The global trend towards the expansion of student participation in higher education study has resulted in unprecedented challenges to the sector as it seeks to respond to greater diversity in the student body and increased demand for academic support and flexibility in entry pathways. Unsurprisingly, this trend has been accompanied by a proliferation of research examining how universities and higher education are responding to the challenge of meeting the needs of a diverse population of students. This qualitative study, using a dual sector further education and higher education academic partner institution of a dispersed Scottish university as a casestudy, investigates the ‘lived experiences’ of learners as they transition into and through the first year of higher education. The data analysis revealed three dominant enablers to student transitions: ‘higher education demystification’, ‘student-centred peer support’ and ‘pastoral care’. The study recognises that student transitions are entangled in circumstances of time and place, as well as the unique dynamics of individual agency and interaction with others. However, by linking the student experiences to wider arcs of understanding on educational transitions, this small-scale study aims to contribute to broader discussions on how to forge better progression pathways between further education and higher education.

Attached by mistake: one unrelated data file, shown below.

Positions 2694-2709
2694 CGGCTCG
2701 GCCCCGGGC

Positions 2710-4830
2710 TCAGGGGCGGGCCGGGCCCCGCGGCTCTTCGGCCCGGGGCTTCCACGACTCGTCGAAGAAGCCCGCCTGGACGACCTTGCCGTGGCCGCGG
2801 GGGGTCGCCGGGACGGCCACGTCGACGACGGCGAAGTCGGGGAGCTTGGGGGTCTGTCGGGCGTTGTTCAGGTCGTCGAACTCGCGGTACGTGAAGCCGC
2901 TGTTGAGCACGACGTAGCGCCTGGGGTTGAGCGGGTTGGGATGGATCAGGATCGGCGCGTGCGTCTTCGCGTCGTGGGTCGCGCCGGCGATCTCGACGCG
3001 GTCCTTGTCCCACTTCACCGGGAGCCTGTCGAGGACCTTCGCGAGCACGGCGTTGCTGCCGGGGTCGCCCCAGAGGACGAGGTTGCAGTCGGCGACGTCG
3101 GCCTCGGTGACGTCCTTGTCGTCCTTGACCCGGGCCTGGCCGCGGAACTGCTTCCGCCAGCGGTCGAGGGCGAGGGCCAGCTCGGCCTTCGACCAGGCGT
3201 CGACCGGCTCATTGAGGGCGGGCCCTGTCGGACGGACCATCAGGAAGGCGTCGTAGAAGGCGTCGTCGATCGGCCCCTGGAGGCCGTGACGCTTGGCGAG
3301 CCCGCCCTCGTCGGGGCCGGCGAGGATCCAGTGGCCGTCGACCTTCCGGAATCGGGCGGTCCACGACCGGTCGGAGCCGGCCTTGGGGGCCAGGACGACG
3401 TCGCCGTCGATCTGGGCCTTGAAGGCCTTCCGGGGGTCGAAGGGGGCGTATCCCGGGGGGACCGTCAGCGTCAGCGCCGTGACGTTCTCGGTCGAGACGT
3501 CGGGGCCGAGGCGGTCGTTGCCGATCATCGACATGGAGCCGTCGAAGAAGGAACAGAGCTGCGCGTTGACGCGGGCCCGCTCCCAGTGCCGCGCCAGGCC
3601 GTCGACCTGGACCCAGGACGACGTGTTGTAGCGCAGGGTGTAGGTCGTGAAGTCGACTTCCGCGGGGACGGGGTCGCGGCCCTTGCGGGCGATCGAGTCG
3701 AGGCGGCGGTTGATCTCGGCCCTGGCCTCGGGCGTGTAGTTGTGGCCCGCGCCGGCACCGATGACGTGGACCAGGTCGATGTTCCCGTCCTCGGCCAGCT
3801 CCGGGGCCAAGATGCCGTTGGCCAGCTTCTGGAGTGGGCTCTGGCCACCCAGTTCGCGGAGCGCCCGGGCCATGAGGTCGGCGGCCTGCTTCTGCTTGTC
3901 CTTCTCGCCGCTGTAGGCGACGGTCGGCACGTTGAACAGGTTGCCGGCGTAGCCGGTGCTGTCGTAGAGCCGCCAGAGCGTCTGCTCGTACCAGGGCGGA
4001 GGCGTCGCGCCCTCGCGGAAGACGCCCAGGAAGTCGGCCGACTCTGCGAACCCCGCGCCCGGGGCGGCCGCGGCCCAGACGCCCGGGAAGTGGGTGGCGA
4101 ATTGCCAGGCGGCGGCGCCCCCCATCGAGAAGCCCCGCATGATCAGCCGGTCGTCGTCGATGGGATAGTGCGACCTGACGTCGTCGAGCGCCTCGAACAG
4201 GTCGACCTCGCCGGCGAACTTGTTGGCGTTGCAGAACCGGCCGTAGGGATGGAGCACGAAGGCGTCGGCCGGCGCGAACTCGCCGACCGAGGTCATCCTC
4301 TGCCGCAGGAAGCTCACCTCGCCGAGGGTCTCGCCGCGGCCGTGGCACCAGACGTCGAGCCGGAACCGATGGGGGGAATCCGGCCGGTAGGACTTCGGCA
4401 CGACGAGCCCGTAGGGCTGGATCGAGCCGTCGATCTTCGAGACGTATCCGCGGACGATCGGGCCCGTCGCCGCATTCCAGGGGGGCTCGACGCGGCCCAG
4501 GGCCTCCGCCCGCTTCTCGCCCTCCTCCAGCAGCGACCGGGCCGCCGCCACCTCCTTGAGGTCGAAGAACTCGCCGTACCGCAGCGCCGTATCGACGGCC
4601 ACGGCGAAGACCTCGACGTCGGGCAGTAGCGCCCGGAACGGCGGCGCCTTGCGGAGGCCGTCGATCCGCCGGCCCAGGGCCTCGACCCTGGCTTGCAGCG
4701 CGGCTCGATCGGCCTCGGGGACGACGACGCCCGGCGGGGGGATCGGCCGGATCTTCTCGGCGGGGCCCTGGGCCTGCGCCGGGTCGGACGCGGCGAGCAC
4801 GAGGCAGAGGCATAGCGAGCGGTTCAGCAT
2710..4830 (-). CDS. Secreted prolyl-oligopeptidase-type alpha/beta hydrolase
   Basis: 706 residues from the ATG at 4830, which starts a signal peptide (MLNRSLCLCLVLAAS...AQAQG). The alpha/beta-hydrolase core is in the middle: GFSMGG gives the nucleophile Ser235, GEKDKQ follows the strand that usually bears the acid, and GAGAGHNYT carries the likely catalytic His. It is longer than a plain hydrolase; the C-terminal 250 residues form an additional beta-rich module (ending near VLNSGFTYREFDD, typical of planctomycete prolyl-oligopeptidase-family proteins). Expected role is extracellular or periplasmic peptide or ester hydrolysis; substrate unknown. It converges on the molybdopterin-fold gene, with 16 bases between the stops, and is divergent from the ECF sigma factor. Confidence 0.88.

|Number of pages||16|
|Journal||Scottish Educational Review|
|Publication status||Published - Nov 2018|
- higher education
- further education
- conceptual models
- identity formation